In pictures: Deadly extreme weather shocks the world
From the Mediterranean to Germany to California and beyond, dramatic pictures of the severe impacts of extreme weather have been dominating the news this summer. Is the climate crisis to blame?
Rainfall best ally for Spanish firefighters
A wildfire that burned through at least 7,780 hectares (30 square miles) in about a week and devastated forests in southern Spain was brought under control thanks to steady rains. The downpour helped the firefighters, who were backed by some 50 aircrafts. The blaze was one of the most difficult to combat in recent times in Spain. Some 2,600 people were forced to flee their homes.
Fierce flash floods in Europe
Unprecedented flooding — caused by two months' worth of rainfall in two days — has resulted in devastating damage in central Europe, leaving at least 226 people dead in Germany and Belgium. Narrow valley streams swelled into raging floods in the space of hours, wiping out centuries-old communities. Rebuilding the ruined homes, businesses and infrastructure is expected to cost billions of euros.
Europe on fire
While half of Europe is drowning, elsewhere areas are going up in flames: Large fires raged, particularly in Greece, Italy and Turkey. They have caused unforeseeable monetary damage, while thousands of people in Europe have lost their homes and their belongings.
Record heat in Italy
In addition to deadly wildfires, Italy also battled record heat temperatures, with the Italian Health Ministry issuing the maximum possible heat warning level for many cities. On the island of Sicily, 48.8 degrees Celsius (almost 120 degrees Fahrenheit) was measured on August 11 — a new European heat record. The heat could make existing fires worse, or lead to new ones.
Still out of control
Meanwhile, the Dixie Fire continues smoldering in California. It's California's largest fire on record, and among the most destructive in the state's history — it wiped the town of Greenville off the map. Although it's about 60% contained, the fire continues to burn two months in. Meanwhile, hot and dry conditions continue in the region, spreading fears of more fire.
Extreme rainy seasons
Earlier this summer, record floods also hit parts of India and central China, overwhelming dams and drains and flooding streets. The downpours have been particularly heavy, even for the rainy season. Scientists have predicted that climate change will lead to more frequent and intense rainfall — warmer air holds more water, creating more rain.
Greece melts down amid heat waves
As nations flood in northern Europe, Mediterranean countries like Greece were in the grip of several heat waves. In the first week of July, temperatures soared to 43 degrees Celsius (109 Fahrenheit). Tourism hot spots like the Acropolis were forced to shut during the day, while the extreme heat also sparked forest fires outside Thessaloniki, which helicopters tried to douse.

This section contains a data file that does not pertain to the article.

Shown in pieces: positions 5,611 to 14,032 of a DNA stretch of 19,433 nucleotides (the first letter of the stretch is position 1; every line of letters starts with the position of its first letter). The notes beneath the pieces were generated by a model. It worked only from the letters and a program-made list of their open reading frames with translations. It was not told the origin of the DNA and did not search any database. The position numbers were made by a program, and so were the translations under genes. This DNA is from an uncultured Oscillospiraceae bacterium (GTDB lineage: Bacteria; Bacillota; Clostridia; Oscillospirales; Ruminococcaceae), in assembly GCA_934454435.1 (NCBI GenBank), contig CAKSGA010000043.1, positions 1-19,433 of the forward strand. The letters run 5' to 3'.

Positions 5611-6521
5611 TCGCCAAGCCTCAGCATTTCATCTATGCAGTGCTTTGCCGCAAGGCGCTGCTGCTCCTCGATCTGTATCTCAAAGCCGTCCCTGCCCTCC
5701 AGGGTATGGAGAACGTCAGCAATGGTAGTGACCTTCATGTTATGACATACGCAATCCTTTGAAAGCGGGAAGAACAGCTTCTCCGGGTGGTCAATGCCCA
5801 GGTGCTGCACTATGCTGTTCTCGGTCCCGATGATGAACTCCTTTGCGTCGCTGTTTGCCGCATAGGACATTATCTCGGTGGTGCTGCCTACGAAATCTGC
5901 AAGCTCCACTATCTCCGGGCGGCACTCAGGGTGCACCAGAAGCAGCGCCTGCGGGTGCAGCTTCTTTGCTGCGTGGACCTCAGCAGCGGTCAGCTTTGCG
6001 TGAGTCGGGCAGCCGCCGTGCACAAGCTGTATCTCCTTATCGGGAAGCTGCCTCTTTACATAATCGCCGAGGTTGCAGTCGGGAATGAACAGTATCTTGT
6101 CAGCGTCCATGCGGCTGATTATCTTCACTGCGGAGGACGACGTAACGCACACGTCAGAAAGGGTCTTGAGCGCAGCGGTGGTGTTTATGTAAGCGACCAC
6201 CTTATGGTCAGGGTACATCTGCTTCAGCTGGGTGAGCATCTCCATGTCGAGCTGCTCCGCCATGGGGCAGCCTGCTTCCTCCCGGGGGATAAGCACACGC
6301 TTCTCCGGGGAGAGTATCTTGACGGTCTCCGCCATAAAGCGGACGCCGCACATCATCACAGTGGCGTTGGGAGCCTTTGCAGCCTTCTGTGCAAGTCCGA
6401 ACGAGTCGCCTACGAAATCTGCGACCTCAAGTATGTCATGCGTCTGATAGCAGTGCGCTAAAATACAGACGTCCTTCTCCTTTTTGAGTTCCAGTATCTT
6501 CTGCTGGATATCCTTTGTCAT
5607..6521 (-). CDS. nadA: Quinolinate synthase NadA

Sardinia scorched by 'unprecedented' wildfires
"It is an unprecedented reality in Sardinia’s history," said Sardinia's Governor Christian Salinas of the ongoing wildfires that have scorched the historic central western area of Montiferru. "So far, 20,000 hectares of forest that represent centuries of environmental history of our island have gone up in ashes." Around 1,500 people were evacuated from the island by the end of July.
Heat records in the US, Canada
Intense heat is becoming more common, as seen in late June in the US states of Washington and Oregon and the Canadian province of British Columbia. Scorching temperatures under a "heat dome," hot air trapped for days by high pressure fronts, caused hundreds of heat-related deaths. The village of Lytton recorded a high of 49.6 Celsius (121 Fahrenheit) — and burned to the ground the next day.
Wildfires sparking thunderstorms
Heat and drought are fueling one of the most intense wildfire seasons in the West Coast and Pacific Northwest regions. Oregon's Bootleg Fire, which burned an area the size of Los Angeles in just two weeks, was so big it created its own weather and sent smoke all the way to New York City. A recent study said the weather conditions would have been "virtually impossible" without climate change.
Amazon nearing a 'tipping point'?
To the south, central Brazil is suffering its worst drought 100 years, increasing the risk of fires and further deforestation in the Amazon rainforest. Researchers recently reported that a large swath of the southeastern Amazon has flipped from absorbing to emitting planet-warming CO2 emissions, pushing the rainforest closer to a "tipping point."
'On the verge of starvation'
After years of unrelenting drought, more than 1.14 million people in Madagascar are food-insecure, with some now forced to eat raw cactus, wild leaves and roots, and locusts in famine-like conditions. With the absence of natural disaster, crop failure or political conflict, the dire situation in the African nation is said to be first famine in modern history caused solely by climate change.
More people fleeing natural disasters
The number of people fleeing conflict and natural disasters hit a 10-year high in 2020, with a record 55 million people relocating within their own country. That's in addition to some 26 million people who fled across borders. A joint report released by refugee monitors in May found that three-quarters of the internally displaced were victims of extreme weather — and that number is likely to grow.